Believing in Down syndrome

I found this blog by David Aldridge to very encouraging and filled with hope. I think you will too!

James’ dad writes to moms of unborn babies who are diagnosed with Down Syndrome PDF Print E-mail
Written by R. David Aldridge
AldridgeIf you just found out that not only are you pregnant, but that it is very likely that your baby will have Down Syndrome, my heart goes out to you. You are facing something we did not face. We learned of James’ additional chromosome the day he was born. Had we known months before that James was to have Down Syndrome, I am sure a flood and fury of thoughts would have raged in our hearts and minds. What would we have done? Probably the same thing—have James. But I know for sure that we would have been on the torment rack, second-guessing ourselves. Maybe that is where you are.

While I am truly grateful we were spared that decision, I recognize you are not. I cannot imagine what you are going through. Please know that you are not alone. There are many who have come to that same place, and many (if not the vast majority) have chosen not to bring their child into the world with Down Syndrome or another birth defect. My heart goes out to them and to you. The decision may have been easy for some, and, I surmise that because you are reading this right now, it is not such a slam-dunk decision for you. I am very grateful that you have taken the time to pause, to think, to reflect and ponder this decision. I am praying for you. And I am pleading with you to choose life. Not only the life of your baby, but your life.

I am saying/writing this to you through tears. I cannot imagine life without James. I was told, or it was intimated, or I had believed that I would not be able to really converse with James like father-to-son. Nonsense! We have great conversations. Long ones. Deep ones. Has he been slow to develop to the place where we’ve had these talks? Yes, a little. But so have I. I needed to grow up some in order to really offer something for James. And fathering James has helped me to grow up.

At times I wondered if we would be able to do the things I enjoyed, thinking that the answer was a clear NO. James has a really good throwing arm! He is a wiz on the computer. He can ride horseback better than I will ever be able to ride. He has a way with horses and other animals that few have. He writes pages and pages of scripts of plays and stories from his own excellent imagination, with very good spelling. Most people at church would rather see him than me! In fact, he has developed skills and abilities beyond what many can do. He keeps surprising us!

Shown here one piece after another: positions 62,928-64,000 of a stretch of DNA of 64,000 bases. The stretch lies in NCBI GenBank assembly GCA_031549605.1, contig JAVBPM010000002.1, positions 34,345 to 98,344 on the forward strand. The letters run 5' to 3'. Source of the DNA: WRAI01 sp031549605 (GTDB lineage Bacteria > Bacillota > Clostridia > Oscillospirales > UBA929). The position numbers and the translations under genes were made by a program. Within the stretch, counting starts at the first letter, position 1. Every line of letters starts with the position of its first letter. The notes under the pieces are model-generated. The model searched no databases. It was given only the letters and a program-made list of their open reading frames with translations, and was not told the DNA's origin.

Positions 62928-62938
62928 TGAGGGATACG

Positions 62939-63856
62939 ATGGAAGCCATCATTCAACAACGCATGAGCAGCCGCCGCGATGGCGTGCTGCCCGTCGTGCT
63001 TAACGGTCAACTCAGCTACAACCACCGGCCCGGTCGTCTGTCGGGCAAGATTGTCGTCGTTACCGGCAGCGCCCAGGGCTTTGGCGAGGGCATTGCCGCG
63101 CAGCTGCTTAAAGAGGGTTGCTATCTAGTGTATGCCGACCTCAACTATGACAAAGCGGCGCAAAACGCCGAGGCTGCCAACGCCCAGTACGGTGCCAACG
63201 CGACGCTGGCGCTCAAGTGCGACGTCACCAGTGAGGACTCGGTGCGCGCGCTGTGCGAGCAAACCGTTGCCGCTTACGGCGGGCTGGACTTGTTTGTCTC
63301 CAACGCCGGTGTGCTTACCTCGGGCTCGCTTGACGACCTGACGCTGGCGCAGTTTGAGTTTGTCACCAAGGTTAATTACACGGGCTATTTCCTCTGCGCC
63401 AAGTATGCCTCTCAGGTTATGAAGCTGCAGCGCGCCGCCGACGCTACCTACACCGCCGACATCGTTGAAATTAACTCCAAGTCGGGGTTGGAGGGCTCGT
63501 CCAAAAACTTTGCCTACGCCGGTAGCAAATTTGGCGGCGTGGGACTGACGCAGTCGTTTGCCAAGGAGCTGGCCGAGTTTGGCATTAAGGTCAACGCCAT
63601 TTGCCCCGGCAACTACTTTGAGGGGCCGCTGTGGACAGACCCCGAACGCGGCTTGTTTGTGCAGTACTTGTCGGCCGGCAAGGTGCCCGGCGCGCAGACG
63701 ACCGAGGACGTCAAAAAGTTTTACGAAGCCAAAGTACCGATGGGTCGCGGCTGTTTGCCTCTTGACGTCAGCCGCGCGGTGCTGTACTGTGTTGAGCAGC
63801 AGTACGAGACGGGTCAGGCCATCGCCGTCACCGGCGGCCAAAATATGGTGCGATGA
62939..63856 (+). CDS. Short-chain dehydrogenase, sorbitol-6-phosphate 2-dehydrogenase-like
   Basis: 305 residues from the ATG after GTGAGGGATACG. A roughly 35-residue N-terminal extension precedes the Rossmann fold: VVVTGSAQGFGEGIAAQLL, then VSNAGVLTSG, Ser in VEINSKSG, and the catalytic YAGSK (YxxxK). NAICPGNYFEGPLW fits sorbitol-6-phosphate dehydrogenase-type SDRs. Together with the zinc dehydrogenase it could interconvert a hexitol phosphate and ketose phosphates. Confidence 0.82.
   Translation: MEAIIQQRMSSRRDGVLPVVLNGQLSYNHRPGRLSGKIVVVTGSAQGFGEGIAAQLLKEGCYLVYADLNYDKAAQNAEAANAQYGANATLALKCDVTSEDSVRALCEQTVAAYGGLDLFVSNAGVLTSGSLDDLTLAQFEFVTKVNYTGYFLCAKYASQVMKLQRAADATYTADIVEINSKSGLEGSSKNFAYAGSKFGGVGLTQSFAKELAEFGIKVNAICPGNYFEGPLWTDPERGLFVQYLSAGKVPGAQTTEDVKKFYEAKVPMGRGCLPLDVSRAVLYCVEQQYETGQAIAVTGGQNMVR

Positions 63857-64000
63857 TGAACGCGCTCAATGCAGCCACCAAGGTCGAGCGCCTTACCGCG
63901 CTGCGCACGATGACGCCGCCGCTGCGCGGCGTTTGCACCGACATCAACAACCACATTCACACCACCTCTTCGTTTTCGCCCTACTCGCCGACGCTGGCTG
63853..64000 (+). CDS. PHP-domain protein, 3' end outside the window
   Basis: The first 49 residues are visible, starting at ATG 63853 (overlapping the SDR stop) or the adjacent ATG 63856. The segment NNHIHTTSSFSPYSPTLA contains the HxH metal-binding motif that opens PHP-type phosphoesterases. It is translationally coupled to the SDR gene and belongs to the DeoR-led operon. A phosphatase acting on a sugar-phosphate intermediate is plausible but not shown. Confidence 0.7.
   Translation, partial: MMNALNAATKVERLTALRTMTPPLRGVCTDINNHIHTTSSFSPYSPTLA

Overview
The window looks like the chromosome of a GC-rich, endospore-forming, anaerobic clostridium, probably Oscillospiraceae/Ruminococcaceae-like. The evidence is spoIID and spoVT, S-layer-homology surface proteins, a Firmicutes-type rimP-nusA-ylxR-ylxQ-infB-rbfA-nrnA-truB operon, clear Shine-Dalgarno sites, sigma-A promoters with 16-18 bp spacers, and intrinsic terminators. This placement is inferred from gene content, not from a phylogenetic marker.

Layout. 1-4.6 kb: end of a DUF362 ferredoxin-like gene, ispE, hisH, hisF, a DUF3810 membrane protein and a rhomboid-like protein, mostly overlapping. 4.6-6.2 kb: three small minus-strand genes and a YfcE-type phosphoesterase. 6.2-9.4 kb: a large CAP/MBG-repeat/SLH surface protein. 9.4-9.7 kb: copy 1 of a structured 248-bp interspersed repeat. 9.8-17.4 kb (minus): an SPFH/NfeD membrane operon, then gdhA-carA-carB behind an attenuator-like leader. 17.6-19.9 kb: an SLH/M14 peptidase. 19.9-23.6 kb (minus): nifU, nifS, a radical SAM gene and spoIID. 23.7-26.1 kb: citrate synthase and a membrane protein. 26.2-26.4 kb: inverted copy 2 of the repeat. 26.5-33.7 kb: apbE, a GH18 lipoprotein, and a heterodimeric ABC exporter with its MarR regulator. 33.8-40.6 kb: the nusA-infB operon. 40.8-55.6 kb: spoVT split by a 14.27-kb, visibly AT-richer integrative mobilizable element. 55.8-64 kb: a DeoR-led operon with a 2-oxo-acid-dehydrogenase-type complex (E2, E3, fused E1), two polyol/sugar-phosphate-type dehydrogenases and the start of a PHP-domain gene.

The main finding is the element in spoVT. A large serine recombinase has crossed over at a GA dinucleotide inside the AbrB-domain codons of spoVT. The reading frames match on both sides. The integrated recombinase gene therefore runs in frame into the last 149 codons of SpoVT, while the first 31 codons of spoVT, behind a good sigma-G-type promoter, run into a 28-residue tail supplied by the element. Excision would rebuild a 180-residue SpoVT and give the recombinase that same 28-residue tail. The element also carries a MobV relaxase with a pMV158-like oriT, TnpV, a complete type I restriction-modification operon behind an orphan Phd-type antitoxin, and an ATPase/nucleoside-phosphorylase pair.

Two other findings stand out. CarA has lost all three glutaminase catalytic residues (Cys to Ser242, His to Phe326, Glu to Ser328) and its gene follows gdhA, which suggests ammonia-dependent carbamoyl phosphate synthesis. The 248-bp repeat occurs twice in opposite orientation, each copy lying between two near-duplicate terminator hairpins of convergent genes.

Some may ask, Ok, but can he engage with people? Does he have life-skills that will carry him through years? Can he converse with strangers and others? Oh, my goodness! James may have a lower IQ than many, but his emotional or relational quotient is huge. But even if James could not cook, or write, or use the computer or throw or sing or pray or a myriad of other things he can do, there is one thing he does and has taught me: JOY—real joy. The exultant thrill of being content in the company of a mighty and loving God.

But enough about James, you have within you a mysterious bundle of phenomenal potential that will not only surprise you, but bless you and your world with love and joy. We need these!

Friend, I absolutely do not want anything to rob you of that sweet, unadulterated love and joy. Please, be resolute to bring your child into this world. Yes, it’s a rough world. Yes, there are hardships. But just beyond the hardship is a joy unspeakable. And this wacky world, rough and harsh as it may seem, is in desperate need of your child and the love and joy only they will bring.

God is with you!
Dave Aldridge

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